First, you’ll need to sell your real estate investment.
Say you sell the property for $830,000 and pay off the loan, leaving you with $581,000.
But you’ll also have selling costs.
Let’s budget $15,000 for re-painting, styling and marketing. A typical agent’s fee in Sydney is about 2%, so you’ll be paying a $16,600 commission to your agent, plus about $2,000 for the conveyancing.
That leaves just over $547,000 in capital (without taking into account any capital gains tax liabilities, which would reduce your investment capital further).
Now, let’s create a case study to work out the income you’d get on $547,000 invested in ASX shares.
Ordinarily, with a sum as large as this, you’d want to build a highly diverse portfolio to de-risk your investment.
You’d do that through diversification, and we have some tips on how many stocks you should buy when building a portfolio, too.
But the purpose of this article is simply to look at the process of redeploying your capital from property to ASX shares.
So, we’ll keep this case study simple and divide your capital equally between seven ASX 200 shares.
Let’s buy the five biggest ASX shares by market capitalisation, plus one of the most popular index-based exchange-traded funds (ETFs) on the market today.
And to keep a foothold in real estate investment, we’ll also buy the largest ASX property share.
Here’s your ASX shares portfolio, dividing $547,000 evenly between these stocks at today’s share prices.
We’ve calculated the annual income you’d receive based on trailing dividends over the past 12 months. That dividend income totals $21,723. That is the cash amount you’d receive in your bank account.
If we add franking, you’d be declaring $30,000 in taxable dividend income on your next tax return. The franking credits would then act as a tax offset against the tax you’d otherwise pay on your income.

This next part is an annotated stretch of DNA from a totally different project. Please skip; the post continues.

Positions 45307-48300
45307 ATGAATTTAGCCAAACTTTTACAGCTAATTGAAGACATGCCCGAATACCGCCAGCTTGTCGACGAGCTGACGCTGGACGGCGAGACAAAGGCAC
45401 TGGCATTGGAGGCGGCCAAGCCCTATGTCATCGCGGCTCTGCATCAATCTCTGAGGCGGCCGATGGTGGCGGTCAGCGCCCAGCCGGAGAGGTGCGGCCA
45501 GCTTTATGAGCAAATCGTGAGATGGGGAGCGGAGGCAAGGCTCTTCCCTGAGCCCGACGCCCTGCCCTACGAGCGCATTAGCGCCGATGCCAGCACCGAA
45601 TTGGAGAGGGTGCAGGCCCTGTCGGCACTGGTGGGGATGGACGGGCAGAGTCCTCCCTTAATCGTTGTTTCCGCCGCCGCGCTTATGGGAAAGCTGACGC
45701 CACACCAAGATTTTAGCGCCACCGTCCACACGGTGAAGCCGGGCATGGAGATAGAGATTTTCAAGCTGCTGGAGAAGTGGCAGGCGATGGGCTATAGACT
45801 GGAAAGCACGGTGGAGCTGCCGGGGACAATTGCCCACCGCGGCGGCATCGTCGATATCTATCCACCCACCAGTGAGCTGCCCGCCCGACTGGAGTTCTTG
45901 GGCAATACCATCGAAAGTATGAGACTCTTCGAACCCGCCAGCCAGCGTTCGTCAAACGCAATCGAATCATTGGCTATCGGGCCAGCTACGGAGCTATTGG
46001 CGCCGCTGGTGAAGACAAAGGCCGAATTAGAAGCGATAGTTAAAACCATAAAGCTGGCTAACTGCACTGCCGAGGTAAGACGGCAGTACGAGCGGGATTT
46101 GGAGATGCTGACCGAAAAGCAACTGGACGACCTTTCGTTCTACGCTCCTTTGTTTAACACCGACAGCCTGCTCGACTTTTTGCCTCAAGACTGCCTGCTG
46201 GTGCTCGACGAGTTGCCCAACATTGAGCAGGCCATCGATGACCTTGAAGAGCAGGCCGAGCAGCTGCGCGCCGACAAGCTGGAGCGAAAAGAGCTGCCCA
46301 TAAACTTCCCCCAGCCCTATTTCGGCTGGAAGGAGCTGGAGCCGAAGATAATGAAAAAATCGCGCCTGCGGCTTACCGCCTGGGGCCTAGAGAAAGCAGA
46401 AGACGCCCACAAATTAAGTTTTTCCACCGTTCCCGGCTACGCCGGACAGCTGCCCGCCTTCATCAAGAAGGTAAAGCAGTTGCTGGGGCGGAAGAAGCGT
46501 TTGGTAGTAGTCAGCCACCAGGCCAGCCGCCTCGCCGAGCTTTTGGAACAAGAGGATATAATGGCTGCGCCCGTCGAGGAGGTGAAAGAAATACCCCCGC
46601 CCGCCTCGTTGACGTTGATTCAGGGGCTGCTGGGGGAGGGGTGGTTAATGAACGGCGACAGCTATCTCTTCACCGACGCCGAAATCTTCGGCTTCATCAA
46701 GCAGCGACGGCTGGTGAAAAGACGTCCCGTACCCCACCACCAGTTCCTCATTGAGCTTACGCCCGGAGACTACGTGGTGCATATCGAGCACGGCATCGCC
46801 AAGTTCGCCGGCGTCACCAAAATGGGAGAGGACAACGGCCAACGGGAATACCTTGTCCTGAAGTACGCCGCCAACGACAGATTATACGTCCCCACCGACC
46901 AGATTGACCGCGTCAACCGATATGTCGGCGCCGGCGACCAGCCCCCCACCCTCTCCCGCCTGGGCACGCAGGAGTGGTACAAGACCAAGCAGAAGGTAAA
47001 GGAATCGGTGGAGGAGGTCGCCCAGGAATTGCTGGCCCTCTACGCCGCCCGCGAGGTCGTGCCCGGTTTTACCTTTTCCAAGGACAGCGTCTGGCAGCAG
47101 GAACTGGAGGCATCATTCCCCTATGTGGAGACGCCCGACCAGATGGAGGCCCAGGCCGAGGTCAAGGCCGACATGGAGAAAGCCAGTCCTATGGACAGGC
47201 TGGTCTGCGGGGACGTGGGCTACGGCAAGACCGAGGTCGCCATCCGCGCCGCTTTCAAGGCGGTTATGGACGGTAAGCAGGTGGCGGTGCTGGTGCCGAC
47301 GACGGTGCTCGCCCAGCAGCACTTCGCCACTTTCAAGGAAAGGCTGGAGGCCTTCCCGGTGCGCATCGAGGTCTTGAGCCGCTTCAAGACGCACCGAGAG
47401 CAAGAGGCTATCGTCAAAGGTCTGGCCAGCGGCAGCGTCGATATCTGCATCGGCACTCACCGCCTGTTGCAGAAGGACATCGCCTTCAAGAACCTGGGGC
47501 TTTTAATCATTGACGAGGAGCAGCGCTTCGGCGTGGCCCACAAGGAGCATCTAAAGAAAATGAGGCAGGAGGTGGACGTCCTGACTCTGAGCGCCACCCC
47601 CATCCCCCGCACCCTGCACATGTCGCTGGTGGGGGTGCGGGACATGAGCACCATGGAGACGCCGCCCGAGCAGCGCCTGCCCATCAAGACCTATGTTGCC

As shown, this ASX shares portfolio case study delivers a better annual cash stream vs. property.
It does so on less investment capital, too.
Our real estate investment case study is returning an annual income of $8,120 on $832,000 of capital leveraged at 30%. That’s what ends up in the investor’s hands per year, excluding the value of the tax deductions, which amount to $8,556 using basic assumptions.
Meantime, our ASX shares investment case study is returning an income of $21,723. That’s on $547,000 of capital with no debt. Plus, there’s a tax offset worth $8,277 to reduce your tax liability.
While our case studies demonstrate that shares deliver better income than property right now, it’s worth noting that real estate investments may deliver superior capital gains.
Motley Fool contributor Bronwyn Allen has positions in BHP Group, CSL, Commonwealth Bank Of Australia, Goodman Group, and Vanguard Australian Shares Index ETF. The Motley Fool Australia’s parent company Motley Fool Holdings Inc. has positions in and has recommended CSL and Goodman Group. The Motley Fool Australia has recommended CSL and Goodman Group. The Motley Fool has a disclosure policy. This article contains general investment advice only (under AFSL 400691). Authorised by Scott Phillips.